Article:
On Wednesday Prince Charles will inaugurate 11 fields at Clattinger Farm, Oaksey, Wiltshire, one of the largest blocks remaining in Britain, as a nature reserve. The fields, trapped in time through the enlightened obstinacy of their former owners, are just one of more than 30 important wildlife sites saved by the National Lottery.
Since the Second World War, Britain has lost 97 per cent of the meadows that were once one of the chief glories of its countryside, and they are still vanishing at a rate that will cut the remaining tiny patches in half in 20 years. Modern intensive agriculture is to blame, ploughing and draining the fields and drenching them with fertilisers and pesticides to produce crops or uniform "improved" grassland. Twenty-two species of wild flowers have become extinct.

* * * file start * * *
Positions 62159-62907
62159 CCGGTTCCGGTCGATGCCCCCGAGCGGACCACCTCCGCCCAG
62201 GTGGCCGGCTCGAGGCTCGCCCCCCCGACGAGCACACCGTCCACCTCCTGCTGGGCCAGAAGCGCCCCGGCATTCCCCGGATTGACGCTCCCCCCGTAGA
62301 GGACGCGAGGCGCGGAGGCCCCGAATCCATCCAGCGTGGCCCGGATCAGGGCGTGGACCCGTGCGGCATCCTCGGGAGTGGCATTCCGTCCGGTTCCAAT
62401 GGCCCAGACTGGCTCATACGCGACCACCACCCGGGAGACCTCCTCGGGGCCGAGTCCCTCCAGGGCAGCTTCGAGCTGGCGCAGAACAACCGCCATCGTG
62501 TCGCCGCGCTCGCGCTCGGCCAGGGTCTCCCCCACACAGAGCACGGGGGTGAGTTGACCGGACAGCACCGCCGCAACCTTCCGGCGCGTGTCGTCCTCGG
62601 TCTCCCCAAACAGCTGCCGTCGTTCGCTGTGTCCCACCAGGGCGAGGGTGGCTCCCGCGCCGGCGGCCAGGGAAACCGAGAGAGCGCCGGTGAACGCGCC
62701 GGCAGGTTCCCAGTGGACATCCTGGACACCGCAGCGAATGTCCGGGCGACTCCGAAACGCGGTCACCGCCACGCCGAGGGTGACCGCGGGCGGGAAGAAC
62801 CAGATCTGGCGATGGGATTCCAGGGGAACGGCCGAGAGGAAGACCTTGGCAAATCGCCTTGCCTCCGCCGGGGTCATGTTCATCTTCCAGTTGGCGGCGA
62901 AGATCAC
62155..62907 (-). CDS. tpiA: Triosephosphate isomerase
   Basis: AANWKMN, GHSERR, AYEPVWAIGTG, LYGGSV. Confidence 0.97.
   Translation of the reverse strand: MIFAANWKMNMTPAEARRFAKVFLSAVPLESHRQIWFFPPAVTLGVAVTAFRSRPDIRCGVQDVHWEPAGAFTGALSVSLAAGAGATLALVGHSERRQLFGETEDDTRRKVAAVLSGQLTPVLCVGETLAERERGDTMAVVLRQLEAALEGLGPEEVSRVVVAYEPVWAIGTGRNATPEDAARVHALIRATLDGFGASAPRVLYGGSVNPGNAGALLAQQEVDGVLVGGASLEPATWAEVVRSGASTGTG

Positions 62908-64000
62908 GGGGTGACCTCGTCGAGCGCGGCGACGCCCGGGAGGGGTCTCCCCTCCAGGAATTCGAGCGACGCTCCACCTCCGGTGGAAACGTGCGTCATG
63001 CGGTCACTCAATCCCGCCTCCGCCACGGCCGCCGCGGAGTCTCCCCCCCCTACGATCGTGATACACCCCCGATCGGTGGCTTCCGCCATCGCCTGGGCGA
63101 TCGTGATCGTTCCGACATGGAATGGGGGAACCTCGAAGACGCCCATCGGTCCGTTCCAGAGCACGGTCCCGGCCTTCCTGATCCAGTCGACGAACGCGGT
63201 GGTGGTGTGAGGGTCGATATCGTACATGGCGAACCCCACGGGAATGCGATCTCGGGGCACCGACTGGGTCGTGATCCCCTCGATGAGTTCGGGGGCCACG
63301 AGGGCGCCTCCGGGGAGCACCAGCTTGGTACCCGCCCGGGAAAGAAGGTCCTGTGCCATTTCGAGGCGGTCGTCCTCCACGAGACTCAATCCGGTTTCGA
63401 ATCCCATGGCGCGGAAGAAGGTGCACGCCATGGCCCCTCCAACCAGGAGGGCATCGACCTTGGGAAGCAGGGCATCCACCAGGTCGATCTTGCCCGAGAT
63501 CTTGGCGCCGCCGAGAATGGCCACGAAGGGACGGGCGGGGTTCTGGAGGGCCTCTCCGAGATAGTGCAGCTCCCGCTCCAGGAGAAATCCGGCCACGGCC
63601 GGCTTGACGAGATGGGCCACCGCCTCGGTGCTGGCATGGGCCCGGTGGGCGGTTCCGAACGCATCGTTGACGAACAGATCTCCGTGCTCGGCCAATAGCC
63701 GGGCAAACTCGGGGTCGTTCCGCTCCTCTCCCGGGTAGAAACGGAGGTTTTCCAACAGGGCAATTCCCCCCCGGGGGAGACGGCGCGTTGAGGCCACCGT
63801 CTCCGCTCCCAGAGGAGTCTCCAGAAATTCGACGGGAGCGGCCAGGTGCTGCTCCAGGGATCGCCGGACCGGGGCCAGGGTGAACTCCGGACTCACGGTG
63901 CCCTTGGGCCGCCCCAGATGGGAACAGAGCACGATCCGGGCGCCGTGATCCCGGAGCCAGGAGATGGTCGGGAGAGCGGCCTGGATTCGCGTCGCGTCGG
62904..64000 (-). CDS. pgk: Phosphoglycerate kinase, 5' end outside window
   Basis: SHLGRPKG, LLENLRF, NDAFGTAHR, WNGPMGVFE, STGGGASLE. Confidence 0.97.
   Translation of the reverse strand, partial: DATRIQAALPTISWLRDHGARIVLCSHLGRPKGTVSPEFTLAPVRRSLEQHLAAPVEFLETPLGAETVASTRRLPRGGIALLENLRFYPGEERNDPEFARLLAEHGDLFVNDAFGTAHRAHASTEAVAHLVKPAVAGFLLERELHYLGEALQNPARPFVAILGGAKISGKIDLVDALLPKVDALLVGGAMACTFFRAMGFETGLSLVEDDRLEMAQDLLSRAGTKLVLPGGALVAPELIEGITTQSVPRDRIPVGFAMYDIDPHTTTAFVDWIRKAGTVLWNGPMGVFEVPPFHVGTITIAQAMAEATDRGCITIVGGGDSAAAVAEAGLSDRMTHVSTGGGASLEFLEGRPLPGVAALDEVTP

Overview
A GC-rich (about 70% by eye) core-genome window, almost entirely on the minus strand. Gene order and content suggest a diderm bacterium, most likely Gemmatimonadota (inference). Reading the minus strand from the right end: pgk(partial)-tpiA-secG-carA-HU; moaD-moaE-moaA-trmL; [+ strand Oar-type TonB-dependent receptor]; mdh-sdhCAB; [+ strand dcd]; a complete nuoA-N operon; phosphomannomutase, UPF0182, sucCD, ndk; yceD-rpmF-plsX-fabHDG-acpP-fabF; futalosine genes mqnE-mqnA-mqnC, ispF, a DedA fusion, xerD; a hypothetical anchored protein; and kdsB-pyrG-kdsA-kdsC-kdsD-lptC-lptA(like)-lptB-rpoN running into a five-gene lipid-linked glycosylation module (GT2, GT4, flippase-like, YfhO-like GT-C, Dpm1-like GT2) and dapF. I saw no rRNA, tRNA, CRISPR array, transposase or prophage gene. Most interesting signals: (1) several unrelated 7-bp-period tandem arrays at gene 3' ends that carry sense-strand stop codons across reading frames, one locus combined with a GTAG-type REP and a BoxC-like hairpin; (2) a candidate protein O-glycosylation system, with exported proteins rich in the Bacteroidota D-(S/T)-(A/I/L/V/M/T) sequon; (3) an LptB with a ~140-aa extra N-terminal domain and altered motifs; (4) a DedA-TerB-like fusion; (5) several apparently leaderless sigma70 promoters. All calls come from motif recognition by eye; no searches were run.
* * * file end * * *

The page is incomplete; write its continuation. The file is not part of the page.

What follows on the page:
"It's a disaster story," says Dr Simon Lyster, director of the Wildlife Trusts. "Before the war half of southern Britain looked like Clattinger Farm. The new fields are about as rich in wildlife as a car park."
Clattinger Farm was preserved because the Ody family, who owned it for most of this century, loved wildlife too much to succumb to the blandishments of the Ministry of Agriculture and the Common Agricultural Policy. Content with a small income, they eschewed modernisation subsidies and continued to farm it traditionally. No agricultural chemicals have been used on the farm and most of the fields have never been ploughed, which, says the Wiltshire Wildlife Trust, makes it "unique in southern England".
Up to 38 different species of plant have been found in a single square yard at Clattinger Farm, which is home to the rare snake's head fritillary, burnt orchid and downy fruited sedge. Rare butterflies flutter through the grasses, and swifts and swallows swoop low to feed on teeming insects.
The farm was put on the market last year by a Jersey man who had bought it from the Odys, and saved by the Wiltshire Wildlife Trust mainly thanks to a pounds 571,000 grant from the Heritage Lottery Fund.Reuse content